Japanese food and mushroom③~Mushroom cultivation and sustainability in Japan~
So far, I have introduced the reasons why Japanese food is healthy and the mushrooms that are popular in Japan, which are the central to the “Kinshoku” culture.
Now, this time, I would like to introduce that the mushroom cultivation methods in Japan is sustainable agriculture.
Did you know Mushrooms are the only organisms on earth that can completely decompose trees? Not all mushrooms, but these type of saprophytic mushrooms that are generally cultivated decompose trees into nutrient sources in the natural environment. We eat such interesting “creatures” as ingredients.
Now, let’s get back to the story.
As you can see, mushrooms are organisms that are good at breaking down wood, so we use wood-based materials. In Japan, the main methods are “log cultivation” and “sawdust-based cultivation” (bed cultivation).
Log cultivation is a method of drilling holes in an intact logs and inoculating mushroom spawn. On the other hand, sawdust-based cultivation uses sawdust as its name suggests. A mixture of sawdust and wheat bran, rice bran and etc., is packed in heat-resistant bottles or bags and sterilized. This is the bed for mushrooms. Therefore, it is also called “bed cultivation”. After sterilization, inoculate the mushroom spawn.
What is important here is to use trees mainly derived from forests in Japanese mushroom cultivation.
Do you know the function of forests and mountains?
They have the following functions.
・Prevention of landslides
・Water storage function
・Absorbs CO2 and suppresses global warming
In fact, two-thirds of Japan’s land area is forest!! Japan’s territory is not so small, but there is not much land available, so Japanese people have to make use of it!!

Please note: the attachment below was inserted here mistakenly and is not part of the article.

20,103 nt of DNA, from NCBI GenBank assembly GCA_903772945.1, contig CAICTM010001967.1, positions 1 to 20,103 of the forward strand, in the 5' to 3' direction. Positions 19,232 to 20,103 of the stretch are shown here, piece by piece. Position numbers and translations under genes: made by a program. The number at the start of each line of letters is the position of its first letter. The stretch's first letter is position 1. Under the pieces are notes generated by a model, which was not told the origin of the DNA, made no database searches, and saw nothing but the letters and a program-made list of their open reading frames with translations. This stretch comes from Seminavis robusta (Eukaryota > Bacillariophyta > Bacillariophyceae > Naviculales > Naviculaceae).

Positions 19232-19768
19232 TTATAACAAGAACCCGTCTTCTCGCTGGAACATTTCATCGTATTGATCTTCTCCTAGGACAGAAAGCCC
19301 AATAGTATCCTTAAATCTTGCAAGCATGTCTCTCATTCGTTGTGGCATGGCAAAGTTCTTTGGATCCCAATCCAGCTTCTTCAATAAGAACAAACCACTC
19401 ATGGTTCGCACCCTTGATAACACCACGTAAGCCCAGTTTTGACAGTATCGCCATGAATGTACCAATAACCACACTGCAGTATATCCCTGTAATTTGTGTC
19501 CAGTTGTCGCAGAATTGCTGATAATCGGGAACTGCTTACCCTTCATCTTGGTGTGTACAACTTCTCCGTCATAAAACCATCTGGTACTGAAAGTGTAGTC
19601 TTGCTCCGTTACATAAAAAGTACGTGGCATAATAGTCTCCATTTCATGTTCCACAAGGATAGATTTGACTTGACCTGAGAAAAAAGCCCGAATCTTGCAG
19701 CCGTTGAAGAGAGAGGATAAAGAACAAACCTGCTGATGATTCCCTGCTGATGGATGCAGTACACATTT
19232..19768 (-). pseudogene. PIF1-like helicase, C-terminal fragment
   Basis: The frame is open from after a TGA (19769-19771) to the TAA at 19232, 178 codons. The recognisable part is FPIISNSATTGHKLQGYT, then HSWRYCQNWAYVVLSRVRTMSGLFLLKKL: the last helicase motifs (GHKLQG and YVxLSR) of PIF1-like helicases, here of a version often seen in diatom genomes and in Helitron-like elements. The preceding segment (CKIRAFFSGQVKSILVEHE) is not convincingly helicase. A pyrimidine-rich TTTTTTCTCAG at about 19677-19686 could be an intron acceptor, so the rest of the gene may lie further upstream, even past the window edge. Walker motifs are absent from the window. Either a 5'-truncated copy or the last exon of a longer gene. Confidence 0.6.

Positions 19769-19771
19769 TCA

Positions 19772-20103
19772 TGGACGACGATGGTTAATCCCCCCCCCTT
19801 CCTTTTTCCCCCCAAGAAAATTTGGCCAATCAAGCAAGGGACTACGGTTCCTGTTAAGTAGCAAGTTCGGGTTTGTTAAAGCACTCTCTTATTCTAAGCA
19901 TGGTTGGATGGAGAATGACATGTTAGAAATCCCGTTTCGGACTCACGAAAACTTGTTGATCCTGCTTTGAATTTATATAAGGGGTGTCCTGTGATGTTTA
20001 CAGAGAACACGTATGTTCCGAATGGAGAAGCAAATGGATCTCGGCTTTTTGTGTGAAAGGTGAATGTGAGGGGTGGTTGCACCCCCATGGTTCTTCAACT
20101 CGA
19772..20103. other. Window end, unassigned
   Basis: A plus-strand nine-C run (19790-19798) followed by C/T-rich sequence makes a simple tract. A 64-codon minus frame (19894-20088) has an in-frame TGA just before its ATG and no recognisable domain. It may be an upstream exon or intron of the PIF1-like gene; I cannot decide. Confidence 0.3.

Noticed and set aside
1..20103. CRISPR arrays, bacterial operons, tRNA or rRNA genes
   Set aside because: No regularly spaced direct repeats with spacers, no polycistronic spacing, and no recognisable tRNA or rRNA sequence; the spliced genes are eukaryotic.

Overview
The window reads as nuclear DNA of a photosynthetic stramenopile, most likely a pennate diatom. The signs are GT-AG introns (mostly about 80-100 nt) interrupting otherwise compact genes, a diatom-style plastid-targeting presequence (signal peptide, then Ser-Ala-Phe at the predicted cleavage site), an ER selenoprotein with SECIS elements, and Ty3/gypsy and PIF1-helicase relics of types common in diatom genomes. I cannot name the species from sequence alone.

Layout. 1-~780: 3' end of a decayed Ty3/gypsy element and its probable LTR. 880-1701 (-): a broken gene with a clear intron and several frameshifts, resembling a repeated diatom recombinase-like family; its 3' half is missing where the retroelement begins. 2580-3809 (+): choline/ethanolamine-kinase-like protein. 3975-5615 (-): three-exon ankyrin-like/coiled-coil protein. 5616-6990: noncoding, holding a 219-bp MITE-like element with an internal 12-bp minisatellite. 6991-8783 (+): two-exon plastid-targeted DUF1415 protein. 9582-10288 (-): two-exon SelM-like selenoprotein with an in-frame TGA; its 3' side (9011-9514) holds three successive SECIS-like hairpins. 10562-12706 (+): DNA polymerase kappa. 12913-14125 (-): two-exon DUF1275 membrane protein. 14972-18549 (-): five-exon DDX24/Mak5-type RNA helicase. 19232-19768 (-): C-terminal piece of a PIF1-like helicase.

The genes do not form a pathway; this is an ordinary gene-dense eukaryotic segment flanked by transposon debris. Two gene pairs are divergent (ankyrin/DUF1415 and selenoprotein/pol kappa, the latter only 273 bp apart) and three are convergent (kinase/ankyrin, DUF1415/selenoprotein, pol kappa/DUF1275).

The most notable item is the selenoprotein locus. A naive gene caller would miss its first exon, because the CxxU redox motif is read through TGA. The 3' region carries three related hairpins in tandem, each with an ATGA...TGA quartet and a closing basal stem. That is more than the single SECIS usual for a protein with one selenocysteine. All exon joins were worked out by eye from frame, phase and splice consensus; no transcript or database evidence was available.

↓Beautiful Japanese forest (Kamikochi, Nagano Pref., Japan)
In mushroom cultivation, the constant use of trees maximizes the functions of these forests. And this will also contribute to the SDGs (Sustainable Development Goals) advocated by the United Nations.
So which target of the SDGs does mushroom cultivation contribute to?
[11 SUSTAINABLE CITIES AND COMMUNITIES], [12 RESPONSIBLE CONSUMPTION AND PRODUCTION], [13 CLIMATE ACTION] and [15 LIFE ON LAND] seems to be the case at least. Also, considering the supply of organic matter from the mountains to the sea, [14 LIFE BELOW WATER] is also applicable.
In this way, mushroom cultivation in Japan has led to a global goal, and it is a sustainable agricultural industry that can be continued while protecting the environment.
But lately, this sawdust-based cultivation of mushrooms is at stake in Japan. Major mushroom companies are growing corn cores imported from abroad instead of sawdust. The reasons are yieldability and cost reduction, but it will weigh on the contribution of Japanese mushroom cultivation to the SDGs.
Will Japanese mushroom cultivation achieve both a contribution to the SDGs and corporate profits?
Next time, I would like to introduce the circumstances around this point and my thoughts.